Australian Mammalogy Australian Mammalogy Society
Journal of the Australian Mammal Society
RESEARCH ARTICLE

What we don’t know and haven’t learned about cost–benefit prioritisation of rock-wallaby management

Todd Soderquist

6 Garibaldi Street, Armidale, NSW 2350, Australia. Email: todd.soderquist@hotmail.com

Australian Mammalogy 33(2) 202-213 http://dx.doi.org/10.1071/AM10053
Submitted: 9 December 2010  Accepted: 26 July 2011   Published: 12 September 2011

Abstract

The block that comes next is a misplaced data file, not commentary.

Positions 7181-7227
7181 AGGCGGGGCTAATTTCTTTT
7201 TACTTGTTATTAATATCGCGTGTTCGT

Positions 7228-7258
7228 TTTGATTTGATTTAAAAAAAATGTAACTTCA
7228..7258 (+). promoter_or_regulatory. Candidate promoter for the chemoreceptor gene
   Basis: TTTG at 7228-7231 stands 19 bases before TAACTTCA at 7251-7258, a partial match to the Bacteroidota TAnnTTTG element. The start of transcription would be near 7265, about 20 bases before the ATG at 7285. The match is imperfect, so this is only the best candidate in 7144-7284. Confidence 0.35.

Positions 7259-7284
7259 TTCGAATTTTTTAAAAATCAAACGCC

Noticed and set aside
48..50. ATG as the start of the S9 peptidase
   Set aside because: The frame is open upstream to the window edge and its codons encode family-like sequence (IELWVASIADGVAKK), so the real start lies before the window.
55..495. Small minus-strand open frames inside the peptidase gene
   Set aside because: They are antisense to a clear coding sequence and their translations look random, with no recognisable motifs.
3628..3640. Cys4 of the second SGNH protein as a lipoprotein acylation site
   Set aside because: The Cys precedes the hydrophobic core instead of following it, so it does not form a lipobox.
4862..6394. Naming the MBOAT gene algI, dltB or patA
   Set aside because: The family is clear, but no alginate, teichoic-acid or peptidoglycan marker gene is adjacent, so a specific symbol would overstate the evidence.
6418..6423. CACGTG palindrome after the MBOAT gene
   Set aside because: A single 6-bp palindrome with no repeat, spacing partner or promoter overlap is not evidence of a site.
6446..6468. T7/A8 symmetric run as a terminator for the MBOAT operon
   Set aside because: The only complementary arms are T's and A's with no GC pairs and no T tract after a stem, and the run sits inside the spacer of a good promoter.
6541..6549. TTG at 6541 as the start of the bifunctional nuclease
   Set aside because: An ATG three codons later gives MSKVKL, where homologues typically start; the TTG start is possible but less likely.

Research and translocations of brush-tailed rock-wallabies (Petrogale penicillata) in New South Wales have, in conjunction with studies in Victoria and Queensland, provided extensive insights yet also document the high variability in the species’ response to management. Nonetheless, experts are being asked to quantify predicted response for cost–benefit prioritisation models that will rank threatened species and populations worthy of future funding, with little consideration of the basic principles behind adaptive management. The weaknesses of these prioritisation models must be evaluated carefully by experts in order that appropriate advice is provided which genuinely assists decision-making. I explore the questions facing rock-wallaby ecologists as a case study of how much more we need to know and learn within adaptive approaches to conservation before our predictions are robust.


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